O objetivo deste artigo foi comparar teoricamente, a partir de dois estudos já publicados, os indicadores psicométricos das duas versões brasileiras do SocialSkills Rating System (SSRS-BR e SSRS-BR 2 ), cujas evi- dências de validade de construto foram obtidas por diferentes métodos de redução de dados: Componen- tes Principais (SSRS-BR) e Principal Axis Factoring, com posterior Análise Fatorial Conirmatória (SSRS-BR 2 ). Especiicamente, buscou-se: (1) discutir teoricamente os dois processos de validação de construto das esca- las; (2) apresentar e analisar as diferenças e semelhanças entre as duas versões em termos de: (a) métodos de extração e de análise de dados; (b) índices psicométri- cos de estrutura fatorial (número de fatores e de itens retidos, variância explicada, cargas fatoriais obtidas) e de coniabilidade e (c) composição fatorial inal e con- teúdo das escalas. Serão detalhadamente discutidos os possíveis avanços e reinamentos psicométricos advin- dos do SSRS-BR 2 , bem como as implicações da nova versão do instrumento para procedimentos de avaliação de habilidades sociais em crianças.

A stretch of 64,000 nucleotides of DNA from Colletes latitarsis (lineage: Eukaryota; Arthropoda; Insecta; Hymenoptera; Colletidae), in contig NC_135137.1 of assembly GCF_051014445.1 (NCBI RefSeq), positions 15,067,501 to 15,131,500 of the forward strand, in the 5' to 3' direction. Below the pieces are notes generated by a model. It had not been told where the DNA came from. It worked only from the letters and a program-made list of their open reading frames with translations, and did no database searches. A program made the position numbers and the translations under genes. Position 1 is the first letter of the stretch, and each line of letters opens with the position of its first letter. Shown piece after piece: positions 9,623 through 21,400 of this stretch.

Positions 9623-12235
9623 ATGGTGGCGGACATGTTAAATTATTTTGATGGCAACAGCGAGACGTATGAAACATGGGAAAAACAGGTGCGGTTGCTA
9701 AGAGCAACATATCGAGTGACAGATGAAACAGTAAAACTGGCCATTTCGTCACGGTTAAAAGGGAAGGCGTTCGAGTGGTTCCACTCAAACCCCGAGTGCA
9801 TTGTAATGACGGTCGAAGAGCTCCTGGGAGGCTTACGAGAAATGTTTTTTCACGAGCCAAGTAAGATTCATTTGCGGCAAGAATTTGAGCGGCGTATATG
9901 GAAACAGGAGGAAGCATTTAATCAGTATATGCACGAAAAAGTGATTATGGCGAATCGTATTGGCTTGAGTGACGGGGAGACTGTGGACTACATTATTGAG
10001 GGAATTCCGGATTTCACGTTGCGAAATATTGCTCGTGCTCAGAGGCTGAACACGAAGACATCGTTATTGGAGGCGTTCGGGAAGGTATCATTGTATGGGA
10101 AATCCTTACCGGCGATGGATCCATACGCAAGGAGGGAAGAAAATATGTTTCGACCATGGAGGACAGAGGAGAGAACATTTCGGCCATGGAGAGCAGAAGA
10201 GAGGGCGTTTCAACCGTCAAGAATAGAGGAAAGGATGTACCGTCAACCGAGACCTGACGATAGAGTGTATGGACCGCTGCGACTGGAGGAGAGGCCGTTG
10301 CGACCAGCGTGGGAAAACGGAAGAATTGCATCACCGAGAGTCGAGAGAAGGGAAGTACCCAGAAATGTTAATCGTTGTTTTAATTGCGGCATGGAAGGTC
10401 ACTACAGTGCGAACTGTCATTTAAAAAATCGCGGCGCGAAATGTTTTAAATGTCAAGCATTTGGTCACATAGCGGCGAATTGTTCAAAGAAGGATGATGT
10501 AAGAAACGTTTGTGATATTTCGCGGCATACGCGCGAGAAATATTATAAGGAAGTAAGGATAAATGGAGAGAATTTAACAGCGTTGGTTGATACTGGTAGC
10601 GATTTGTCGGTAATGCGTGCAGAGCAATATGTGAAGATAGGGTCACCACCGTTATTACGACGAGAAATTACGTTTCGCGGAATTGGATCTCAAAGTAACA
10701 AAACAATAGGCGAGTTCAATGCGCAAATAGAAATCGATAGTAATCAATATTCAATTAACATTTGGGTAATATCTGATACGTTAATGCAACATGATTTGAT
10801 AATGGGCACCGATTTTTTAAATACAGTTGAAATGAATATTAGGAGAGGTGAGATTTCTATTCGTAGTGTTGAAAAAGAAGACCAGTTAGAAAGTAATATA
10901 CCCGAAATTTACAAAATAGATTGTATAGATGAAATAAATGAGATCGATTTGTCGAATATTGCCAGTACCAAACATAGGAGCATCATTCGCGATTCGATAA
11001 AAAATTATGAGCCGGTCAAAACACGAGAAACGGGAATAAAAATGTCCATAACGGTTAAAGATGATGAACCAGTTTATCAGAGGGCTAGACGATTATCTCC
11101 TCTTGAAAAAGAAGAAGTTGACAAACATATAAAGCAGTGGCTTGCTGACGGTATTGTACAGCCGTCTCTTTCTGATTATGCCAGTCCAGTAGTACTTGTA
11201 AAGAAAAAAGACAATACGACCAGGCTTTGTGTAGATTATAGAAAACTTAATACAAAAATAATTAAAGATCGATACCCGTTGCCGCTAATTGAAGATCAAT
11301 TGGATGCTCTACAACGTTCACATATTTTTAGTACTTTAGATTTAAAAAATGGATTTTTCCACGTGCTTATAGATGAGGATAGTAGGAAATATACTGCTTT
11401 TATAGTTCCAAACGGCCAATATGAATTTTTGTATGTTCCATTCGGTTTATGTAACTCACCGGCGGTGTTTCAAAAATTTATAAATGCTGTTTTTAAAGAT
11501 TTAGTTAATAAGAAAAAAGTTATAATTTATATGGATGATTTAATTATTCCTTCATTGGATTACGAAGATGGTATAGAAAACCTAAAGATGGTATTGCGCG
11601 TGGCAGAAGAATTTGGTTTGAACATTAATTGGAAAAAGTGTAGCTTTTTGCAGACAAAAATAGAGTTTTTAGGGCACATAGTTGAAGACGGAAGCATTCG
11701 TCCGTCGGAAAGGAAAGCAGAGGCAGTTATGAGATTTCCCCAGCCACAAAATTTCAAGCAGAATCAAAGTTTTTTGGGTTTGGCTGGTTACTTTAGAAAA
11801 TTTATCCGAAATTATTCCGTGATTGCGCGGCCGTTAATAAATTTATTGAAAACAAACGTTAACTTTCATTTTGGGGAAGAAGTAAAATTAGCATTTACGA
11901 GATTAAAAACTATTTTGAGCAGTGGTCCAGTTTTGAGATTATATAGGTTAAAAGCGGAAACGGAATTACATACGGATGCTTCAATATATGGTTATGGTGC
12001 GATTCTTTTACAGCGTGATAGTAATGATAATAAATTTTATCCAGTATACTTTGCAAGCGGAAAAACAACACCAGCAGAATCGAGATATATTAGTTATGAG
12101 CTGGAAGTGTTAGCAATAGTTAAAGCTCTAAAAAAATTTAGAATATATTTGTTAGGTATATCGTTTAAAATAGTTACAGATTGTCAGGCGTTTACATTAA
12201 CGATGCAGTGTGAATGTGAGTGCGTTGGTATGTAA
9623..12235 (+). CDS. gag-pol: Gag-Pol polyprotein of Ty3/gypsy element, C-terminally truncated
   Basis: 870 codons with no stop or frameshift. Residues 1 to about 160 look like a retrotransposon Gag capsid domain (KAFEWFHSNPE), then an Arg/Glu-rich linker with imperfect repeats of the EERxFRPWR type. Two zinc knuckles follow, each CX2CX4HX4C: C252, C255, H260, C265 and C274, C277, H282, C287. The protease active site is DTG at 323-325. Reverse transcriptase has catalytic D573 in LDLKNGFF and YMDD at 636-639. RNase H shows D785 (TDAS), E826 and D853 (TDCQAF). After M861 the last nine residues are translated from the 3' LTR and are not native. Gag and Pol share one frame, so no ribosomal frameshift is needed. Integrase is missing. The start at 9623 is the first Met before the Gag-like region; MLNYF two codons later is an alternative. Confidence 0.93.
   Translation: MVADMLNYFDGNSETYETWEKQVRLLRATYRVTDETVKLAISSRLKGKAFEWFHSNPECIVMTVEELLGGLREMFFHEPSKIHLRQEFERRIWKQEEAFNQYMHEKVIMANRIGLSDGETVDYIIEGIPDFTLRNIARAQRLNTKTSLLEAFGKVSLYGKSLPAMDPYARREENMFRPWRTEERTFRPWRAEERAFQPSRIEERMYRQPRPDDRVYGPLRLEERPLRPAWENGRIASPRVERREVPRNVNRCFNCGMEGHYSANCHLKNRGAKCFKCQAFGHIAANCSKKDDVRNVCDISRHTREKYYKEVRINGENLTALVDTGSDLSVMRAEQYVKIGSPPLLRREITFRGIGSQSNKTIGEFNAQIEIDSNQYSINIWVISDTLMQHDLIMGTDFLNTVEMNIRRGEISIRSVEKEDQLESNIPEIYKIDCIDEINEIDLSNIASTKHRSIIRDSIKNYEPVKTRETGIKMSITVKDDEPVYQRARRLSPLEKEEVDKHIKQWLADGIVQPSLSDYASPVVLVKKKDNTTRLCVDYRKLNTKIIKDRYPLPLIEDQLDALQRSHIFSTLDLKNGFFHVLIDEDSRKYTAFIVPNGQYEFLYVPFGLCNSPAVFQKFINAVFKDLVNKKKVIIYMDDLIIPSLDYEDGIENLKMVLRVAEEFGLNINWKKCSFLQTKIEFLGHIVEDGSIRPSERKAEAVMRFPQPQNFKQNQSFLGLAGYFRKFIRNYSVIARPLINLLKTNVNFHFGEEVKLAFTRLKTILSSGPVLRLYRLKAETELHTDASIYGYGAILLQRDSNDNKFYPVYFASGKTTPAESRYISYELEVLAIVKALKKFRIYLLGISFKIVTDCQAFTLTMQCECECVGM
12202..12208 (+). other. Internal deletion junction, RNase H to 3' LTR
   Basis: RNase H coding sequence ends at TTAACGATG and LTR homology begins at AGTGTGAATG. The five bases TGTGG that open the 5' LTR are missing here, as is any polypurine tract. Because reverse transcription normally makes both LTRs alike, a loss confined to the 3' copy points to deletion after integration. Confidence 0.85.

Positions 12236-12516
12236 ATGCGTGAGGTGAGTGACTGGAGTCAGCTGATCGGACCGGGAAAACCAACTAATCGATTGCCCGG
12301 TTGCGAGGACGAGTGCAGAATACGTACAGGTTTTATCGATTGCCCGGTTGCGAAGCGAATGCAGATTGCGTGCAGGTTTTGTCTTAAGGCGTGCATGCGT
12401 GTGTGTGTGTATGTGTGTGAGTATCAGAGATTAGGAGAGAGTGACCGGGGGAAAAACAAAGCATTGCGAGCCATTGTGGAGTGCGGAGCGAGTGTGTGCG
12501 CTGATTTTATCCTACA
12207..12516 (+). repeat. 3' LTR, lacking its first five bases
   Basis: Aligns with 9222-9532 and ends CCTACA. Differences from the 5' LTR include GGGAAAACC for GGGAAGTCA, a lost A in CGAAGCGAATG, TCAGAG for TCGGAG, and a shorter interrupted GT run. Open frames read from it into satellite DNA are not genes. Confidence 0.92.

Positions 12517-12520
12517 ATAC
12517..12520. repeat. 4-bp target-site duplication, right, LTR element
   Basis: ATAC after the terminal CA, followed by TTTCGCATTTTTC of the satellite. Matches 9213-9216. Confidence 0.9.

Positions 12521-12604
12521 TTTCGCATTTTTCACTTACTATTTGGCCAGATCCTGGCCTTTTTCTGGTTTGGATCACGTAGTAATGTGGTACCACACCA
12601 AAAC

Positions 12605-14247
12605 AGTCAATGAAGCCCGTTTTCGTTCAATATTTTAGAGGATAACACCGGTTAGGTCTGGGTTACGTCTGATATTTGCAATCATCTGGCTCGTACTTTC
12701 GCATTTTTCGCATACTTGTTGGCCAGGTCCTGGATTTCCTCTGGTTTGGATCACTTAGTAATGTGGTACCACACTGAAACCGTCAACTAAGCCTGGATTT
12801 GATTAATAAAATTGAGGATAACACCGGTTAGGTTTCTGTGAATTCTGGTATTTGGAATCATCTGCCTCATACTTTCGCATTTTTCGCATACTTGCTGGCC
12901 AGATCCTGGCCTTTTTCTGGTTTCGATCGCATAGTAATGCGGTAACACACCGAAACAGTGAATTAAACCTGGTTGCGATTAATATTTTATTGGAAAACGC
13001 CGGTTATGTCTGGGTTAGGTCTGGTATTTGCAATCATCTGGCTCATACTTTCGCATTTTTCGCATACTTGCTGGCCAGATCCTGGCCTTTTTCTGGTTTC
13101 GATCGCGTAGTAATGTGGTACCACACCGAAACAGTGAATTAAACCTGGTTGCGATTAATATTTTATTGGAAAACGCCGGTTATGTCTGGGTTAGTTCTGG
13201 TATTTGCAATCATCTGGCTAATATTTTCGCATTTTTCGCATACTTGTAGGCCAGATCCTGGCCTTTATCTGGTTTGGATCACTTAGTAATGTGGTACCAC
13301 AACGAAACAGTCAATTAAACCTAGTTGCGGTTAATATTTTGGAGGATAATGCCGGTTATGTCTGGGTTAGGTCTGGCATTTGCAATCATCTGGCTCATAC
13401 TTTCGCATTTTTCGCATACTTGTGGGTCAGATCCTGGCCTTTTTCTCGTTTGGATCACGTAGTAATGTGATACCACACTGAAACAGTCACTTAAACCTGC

Consequently, we can deal with social problems through the use of effective educational models or patterns. Social family models help learners learn socialskills to build ef- fective relationships with others and avoid irrational social interactions. When members of society establish a sincere relationship with each other, the results can be a sense of safety, reliability and comfort. 10 The World Health Organi-